Pests and Problems Chickens Face
In Eggs and Poultry Made at Home (Firefly, 2012) by Dick and James Strawbridge is an ideal read for poultry farmers. Learn more about what it takes to raise and keep poultry such as chickens, ducks, geese, and turkeys. If you have any questions about poultry this the book for you. Find this excerpt in Chapter 3, “Chickens.”
Pests & Problems
Chickens are good animals to rear because in general they are problem-free. A chicken is hardy and will survive outside in most weather conditions. There are issues that can occur if their house is not kept clean, their diet isn’t varied enough or if they are not protected with proper fencing, and all these problems can be quickly dealt with, but the key thing is that prevention is better than cure. We have always tried to clean out the chicken coop as part of a weekly routine, keep fences in good repair and feed our chickens well, primarily so that the only risk to them is when we want to eat them.
Red mite is a small blood-sucking parasite about 0.5 mm (1⁄64 inch) in size. They hide in small gaps and crevices in chicken coops and feed on roosting birds. We find the best way to deal with them is to keep the coop clean, apply special red mite powder and use plywood instead of planks, to avoid gaps in the coop – you can run but you can’t hide!
Scaly Leg Mites
Scaly leg mites are tiny mites that burrow under the scales on a chicken’s legs and through the skin. Lameness can be the severe result, and the best treatment is to isolate affected birds and apply special medicated spray from the vet or your local agricultural merchant. Clean the legs afterwards with soapy water and an old toothbrush. In its mildest form, scaly leg mites can cause discomfort for the hen, and it is far easier to deal with the problem early, before it gets really bad. Another preventative method is to make sure that the hens’ perches are clean and their run is washed with disinfectant – air the coop thoroughly before laying down fresh sawdust.
It used to be the case that predators were only a problem for chickens in the countryside. However, with the shrinking green spaces, predators are finding there is lots of food in towns and cities, too. Unfortunately, they don’t just scavenge for garbage but will come into your yard and kill your chickens. Predators that will kill a hen include foxes, raccoons, skunks, coyotes, wolves and sometimes rats.
Preventing the loss of hens to predators is best countered by good electric fencing, chicken wire, keeping a dog or having a rooster to protect them. You could set snares, in strict accordance with legal guidelines, but it is vital that you check them daily. Never leave a snare out if you cannot check it, as this is horribly cruel to the animal. Shooting predators is sometimes an option, but this may require a bigger rifle or a shotgun. If using a shotgun, make sure you use cartridges with larger shot. You may find that it is necessary to clip your birds’ wings to stop them from escaping and becoming vulnerable to predators.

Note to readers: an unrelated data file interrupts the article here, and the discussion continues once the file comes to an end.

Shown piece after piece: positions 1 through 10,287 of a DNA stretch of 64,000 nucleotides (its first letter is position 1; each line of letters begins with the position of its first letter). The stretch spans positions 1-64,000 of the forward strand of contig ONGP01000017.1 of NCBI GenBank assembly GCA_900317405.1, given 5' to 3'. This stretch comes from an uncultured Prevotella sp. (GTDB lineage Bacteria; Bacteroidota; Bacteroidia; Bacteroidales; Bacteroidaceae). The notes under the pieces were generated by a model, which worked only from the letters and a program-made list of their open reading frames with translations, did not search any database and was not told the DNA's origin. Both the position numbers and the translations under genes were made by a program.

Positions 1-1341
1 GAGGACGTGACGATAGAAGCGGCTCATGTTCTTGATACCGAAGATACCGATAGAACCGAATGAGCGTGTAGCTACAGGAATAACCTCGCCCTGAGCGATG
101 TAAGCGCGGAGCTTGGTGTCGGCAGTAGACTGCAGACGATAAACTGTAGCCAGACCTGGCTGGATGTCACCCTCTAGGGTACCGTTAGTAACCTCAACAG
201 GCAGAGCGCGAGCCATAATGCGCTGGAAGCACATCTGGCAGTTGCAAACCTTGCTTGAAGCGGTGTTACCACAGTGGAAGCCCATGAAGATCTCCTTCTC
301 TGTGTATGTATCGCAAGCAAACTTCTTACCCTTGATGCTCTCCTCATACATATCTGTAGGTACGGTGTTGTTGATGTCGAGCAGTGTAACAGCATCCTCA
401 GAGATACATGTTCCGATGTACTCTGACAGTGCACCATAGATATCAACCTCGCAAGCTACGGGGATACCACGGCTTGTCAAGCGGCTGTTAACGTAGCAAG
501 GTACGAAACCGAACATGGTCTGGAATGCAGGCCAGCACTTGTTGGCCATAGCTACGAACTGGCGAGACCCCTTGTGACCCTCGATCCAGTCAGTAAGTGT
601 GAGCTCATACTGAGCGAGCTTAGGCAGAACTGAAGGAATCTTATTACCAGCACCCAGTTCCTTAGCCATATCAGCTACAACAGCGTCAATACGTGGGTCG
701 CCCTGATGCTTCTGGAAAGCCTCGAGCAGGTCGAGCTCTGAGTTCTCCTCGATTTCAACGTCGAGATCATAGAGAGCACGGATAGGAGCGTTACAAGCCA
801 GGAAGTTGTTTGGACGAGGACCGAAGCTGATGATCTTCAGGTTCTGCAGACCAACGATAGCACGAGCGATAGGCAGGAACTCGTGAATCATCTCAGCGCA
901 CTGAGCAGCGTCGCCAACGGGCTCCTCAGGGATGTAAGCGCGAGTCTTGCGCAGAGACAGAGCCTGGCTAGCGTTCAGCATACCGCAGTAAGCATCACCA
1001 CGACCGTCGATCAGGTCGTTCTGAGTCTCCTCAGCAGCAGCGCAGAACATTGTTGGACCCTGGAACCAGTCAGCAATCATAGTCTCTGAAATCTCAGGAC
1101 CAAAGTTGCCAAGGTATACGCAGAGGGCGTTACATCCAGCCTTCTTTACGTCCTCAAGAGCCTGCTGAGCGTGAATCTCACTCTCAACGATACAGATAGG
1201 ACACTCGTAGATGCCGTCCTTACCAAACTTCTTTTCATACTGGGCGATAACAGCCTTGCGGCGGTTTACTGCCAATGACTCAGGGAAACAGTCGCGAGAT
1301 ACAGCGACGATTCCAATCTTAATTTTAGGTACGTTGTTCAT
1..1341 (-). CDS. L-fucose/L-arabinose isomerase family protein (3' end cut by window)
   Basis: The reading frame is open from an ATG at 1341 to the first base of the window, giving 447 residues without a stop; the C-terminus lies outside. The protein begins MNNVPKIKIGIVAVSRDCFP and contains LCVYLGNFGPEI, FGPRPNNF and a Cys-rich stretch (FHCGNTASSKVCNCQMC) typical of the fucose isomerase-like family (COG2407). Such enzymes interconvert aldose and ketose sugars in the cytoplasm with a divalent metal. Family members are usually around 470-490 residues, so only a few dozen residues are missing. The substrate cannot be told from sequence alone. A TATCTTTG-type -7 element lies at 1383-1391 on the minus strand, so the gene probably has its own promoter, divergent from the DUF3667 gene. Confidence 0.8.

Trimming the spurs of your rooster is very important in order to protect your hens from getting injured during mating. It is also important if you have any small children running around. Hold the rooster firmly – you can wear leather gloves and secure him in a towel if you are worried about him struggling – and use wire cutters to cut back his spurs a little at a time. It is vital that you cut off a small bit at first and gradually work up the spur. Try to avoid opening up his veins, which run in the center of the spur, and stop at the first sight of blood below the surface. Then file the spurs smooth. If your hens are getting damaged by more than one rooster and trimming the spurs doesn’t remedy the situation, either separate or eat the young males.
Eggs with soft shells are a sign of calcium deficiency in the bird. If you notice this when you are collecting your eggs, make sure your birds have a ready supply of oyster shell and grit to increase the strength of the shell. Soft shells are unlikely to be a problem if your chickens are free-range and have access to land outside.
If a hen starts to eat eggs you need to deal with the problem immediately. Other hens will follow suit unless you separate her from them. The sad reality is that if she returns to the nest boxes after some time apart and still eats eggs, you may need to slaughter and eat her. The only other advice is to provide extra grit in case she is deficient in calcium.
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